Group work: What got into us?

meet the team
This is us. The Group.

For the past 10 days, our group has been running an online seminar for the other students on our module.  There are four days to go and we’ve had a range of insightful contributions from our wonderful learners and there have been no major problems.  Given that we had just two weeks to write and research the seminar, I’m feeling proud of what we’ve achieved.  The seminar is a reflection of the way our group has collaborated, shared ideas, shared workloads, listened to each other, and communicated well.  It definitely wasn’t an accident.

You mean you liked working in a group?

I think it’s safe to say that, at the outset, as individuals we were sceptical about working with randomly assigned members of the course who we didn’t know particularly well (although we didn’t admit that to each other to begin with), but we’ve been pleasantly surprised at how well we’ve made it work.  We were all completely engaged with it and finished creating the seminar early.  Unheard of.

Was our behaviour a result of our own perfect personalities, well-organised lives and studious effort for a good mark?  Or was it a result of the pedagogically sound, carefully designed activity?

And as I reflect on that, my mind turns to the experience we designed for our own learners during this two week seminar.  Have we done enough to interest and engage them?

Hew (2016) identified five factors that lead to successful learner engagement in an online course (in his case MOOCs).  I’ve used his template to reflect on why we were so engaged and motivated when creating our seminar, and to predict if the seminar we’ve created might be as engaging.  The table evaluates how well both activities satisfy the elements which engage and motivate learners online.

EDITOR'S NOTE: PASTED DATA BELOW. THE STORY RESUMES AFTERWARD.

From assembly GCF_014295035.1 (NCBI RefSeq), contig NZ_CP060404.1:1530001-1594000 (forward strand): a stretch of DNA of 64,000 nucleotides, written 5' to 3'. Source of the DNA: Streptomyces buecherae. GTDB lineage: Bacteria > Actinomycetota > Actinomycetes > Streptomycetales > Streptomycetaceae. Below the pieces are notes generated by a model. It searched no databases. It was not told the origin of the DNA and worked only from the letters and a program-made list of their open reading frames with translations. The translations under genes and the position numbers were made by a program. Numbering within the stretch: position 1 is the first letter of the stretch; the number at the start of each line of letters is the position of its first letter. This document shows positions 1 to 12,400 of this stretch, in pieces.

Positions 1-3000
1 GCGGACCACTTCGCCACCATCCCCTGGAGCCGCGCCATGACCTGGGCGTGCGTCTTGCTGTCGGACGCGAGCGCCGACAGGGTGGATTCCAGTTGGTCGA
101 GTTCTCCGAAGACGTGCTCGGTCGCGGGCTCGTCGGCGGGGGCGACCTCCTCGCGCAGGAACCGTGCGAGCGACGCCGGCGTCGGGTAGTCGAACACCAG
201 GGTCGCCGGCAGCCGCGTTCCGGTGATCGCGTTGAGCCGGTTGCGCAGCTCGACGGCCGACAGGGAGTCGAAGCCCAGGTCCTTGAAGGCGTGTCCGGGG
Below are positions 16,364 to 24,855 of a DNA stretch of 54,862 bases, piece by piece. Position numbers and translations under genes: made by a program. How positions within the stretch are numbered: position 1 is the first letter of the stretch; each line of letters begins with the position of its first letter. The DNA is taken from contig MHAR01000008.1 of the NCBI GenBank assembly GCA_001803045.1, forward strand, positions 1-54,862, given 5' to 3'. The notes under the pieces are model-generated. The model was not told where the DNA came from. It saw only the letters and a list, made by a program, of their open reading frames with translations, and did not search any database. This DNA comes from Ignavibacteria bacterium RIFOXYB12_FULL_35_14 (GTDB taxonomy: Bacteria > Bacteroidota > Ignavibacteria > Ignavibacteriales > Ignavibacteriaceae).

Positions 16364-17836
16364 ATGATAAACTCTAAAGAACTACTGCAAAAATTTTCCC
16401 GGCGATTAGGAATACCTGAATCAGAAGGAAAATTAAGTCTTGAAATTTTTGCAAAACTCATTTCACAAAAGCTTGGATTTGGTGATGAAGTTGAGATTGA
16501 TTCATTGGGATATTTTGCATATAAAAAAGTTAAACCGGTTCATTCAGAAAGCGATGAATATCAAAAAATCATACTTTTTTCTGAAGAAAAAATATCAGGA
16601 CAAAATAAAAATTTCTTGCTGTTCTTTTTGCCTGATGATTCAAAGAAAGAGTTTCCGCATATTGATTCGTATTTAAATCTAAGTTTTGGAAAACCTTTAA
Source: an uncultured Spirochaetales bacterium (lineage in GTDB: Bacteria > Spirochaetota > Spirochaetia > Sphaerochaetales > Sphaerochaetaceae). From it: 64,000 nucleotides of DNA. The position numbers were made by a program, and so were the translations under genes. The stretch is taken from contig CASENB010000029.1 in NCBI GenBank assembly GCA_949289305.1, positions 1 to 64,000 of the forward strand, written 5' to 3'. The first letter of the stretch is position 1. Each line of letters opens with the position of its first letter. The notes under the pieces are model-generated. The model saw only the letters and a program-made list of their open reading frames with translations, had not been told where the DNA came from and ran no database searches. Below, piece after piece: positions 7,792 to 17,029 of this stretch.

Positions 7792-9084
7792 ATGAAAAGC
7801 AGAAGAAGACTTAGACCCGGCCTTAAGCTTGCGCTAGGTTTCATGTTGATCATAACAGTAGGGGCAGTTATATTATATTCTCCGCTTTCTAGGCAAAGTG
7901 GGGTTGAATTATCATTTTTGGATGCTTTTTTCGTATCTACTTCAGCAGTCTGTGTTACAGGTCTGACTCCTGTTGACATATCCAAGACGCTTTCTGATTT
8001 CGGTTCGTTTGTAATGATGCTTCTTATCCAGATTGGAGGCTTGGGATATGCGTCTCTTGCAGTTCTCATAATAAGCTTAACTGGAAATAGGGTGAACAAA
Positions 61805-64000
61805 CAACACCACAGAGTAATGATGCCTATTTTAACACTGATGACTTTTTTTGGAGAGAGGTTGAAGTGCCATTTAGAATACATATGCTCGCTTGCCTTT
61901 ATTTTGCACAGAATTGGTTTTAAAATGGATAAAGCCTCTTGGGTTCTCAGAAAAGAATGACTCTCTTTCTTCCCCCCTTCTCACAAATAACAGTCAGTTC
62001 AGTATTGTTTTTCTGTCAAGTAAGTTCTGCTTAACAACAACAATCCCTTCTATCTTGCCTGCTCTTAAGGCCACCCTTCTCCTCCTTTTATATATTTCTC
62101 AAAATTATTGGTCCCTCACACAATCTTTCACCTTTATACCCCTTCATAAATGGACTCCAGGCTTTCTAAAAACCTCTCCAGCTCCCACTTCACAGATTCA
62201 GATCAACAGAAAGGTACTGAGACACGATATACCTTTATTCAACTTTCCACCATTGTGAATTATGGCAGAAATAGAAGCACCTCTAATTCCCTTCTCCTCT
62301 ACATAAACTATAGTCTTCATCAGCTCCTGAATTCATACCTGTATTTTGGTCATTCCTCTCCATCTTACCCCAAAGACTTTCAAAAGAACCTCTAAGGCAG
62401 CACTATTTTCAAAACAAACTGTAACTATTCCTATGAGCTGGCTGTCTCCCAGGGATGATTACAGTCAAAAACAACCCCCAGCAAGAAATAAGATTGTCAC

What made our group task so engaging, and is our seminar as good?

strategies for engagement
Strategies for promoting online engagement. Table adapted from Summary of Strategies Used in successful online courses (Hew 2016, p329)

My (completely subjective) scores for engagement:

SBOSE Group work task: 23/25   –  Our Group-designed Seminar: 20/25

The exercise of comparing both activities against Hew’s criteria for engagement demonstrates that our group’s motivation was not purely down to us.  All the elements to engage and motivate us were in place, and unless my perspective is wildly off the mark, our seminar should successfully engaged our learners.  Both activities provide the key elements:  problem-based, active learning tasks, plenty of opportunity for peer interaction, support from a visible course team, and relevant information and resources.

Of course, this is just one aspect of student engagement.  Many other factors contributed to the success of the group work, not least the scaffolding (Stavredes, 2011) which has taken place over many months, indeed since the start of the course.

Did you take part in our seminar?  How was it for you?  Let me have your scores for engagement!


Hew, K. F. (2016) Promoting engagement in online courses: What strategies can we learn from three highly rated MOOCs. British Journal of Educational Technology, 47(2), 320.

Stavredes, T. (2011) Effective Online Teaching: Foundations and Strategies for Student Success. Jossey-Bass.  Available from: [Accessed 12 February 2016]



  1. What a brilliantly honest and open reflection, Anna. Hew’s model of learning engagement offers you an excellent opportunity for self-critique and a uniquely systematic way of engaging in the elements that are believed to offer a suitable online experience. Your posts throughout the blog continue to be well-focused and in-step with the module activities. A great blog theme, too! Well done.

  2. Dear Anna
    This was an interesting post, not least of all because you took an objective look at comparing your own student-led seminar with Hew’s factors which affect learner engagement. Not only does the evaluation give you an idea of how the seminar will perform in terms of engagement, but you have already identified areas which could be improved or introduced, when you design another online piece of work.

    You blog posts relfect your own experiences within the course, showing also your learning, and your engagement with the underpinning literature. As you progress, you will become more familiar with the range of views and opinions (for example, digital natives/immigrants versus residents/visitors) and you can start to explore the evidence for and against each standpoint, in order to make your own decision as to where you stand.

    Well done.

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